As an aside, here's some documentation for pthread_yield() that I thought you might find interesting JBanes:

Use this routine carefully and sparingly, because misuse can cause unnecessary context switching which will increase overhead and actually degrade performance.


Sorry to weigh in here with a (probably) stupid question, but I'm going round the bend with a problem that only shows up on windows (XP mainly). Is this "inaccurate timer" the root cause of the godawful scheduling of threads on windows XP? It behaves as though XP has the butt-sucking, non-pre-emptive scheduler from windows 3.1 (which I well rememeber and hate to the end of time!).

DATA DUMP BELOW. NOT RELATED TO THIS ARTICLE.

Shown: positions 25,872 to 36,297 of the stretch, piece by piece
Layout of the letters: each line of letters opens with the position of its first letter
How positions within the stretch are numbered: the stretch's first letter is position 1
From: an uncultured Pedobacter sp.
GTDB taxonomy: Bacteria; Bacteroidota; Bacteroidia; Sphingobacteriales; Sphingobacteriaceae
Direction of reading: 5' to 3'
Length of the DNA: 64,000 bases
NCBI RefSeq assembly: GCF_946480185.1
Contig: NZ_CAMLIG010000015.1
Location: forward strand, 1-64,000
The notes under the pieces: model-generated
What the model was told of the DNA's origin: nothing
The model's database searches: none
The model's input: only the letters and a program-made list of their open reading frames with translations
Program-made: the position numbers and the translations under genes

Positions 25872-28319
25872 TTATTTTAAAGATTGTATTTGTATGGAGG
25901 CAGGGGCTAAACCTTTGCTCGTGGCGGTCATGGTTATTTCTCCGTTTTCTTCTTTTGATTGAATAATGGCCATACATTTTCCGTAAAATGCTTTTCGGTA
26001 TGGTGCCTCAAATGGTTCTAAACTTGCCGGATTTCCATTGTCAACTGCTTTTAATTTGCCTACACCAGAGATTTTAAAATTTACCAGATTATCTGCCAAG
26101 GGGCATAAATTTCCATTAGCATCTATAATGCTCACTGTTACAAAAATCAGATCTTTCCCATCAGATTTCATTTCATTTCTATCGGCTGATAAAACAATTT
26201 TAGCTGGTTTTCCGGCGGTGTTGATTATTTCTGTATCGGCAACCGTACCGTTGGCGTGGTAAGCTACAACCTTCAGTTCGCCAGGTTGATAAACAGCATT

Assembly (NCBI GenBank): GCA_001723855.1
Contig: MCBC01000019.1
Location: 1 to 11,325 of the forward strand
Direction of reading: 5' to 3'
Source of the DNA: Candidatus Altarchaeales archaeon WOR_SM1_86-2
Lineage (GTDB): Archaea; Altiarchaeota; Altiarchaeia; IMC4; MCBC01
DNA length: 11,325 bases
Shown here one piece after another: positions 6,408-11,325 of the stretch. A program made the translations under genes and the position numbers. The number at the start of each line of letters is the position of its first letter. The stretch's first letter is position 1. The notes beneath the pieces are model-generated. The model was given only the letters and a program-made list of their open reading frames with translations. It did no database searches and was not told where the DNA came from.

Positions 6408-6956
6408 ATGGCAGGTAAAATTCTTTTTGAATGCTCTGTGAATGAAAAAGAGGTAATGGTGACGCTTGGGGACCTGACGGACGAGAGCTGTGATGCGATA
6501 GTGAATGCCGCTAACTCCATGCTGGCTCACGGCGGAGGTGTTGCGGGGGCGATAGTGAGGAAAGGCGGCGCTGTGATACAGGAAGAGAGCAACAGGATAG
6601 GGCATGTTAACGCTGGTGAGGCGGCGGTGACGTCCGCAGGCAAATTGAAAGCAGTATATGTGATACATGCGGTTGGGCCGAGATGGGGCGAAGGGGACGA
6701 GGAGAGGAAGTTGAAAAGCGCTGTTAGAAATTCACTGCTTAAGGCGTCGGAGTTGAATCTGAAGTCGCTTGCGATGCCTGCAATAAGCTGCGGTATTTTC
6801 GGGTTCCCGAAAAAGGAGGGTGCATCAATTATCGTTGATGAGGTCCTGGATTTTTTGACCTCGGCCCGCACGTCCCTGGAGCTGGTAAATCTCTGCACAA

I'm only using one thread of my own (for my game) and siphoning off mouseevents from the awt thread, via a mouselistener on a JComponent - but I do NO calculation in that siphoning off - and yet still if you move the mouse too much, my main *only* game thread gets zero processor time.

I've been scouring the JGO forums for anyone with similar problems, but having trouble finding anything. Sigh.

malloc will be first against the wall when the revolution comes...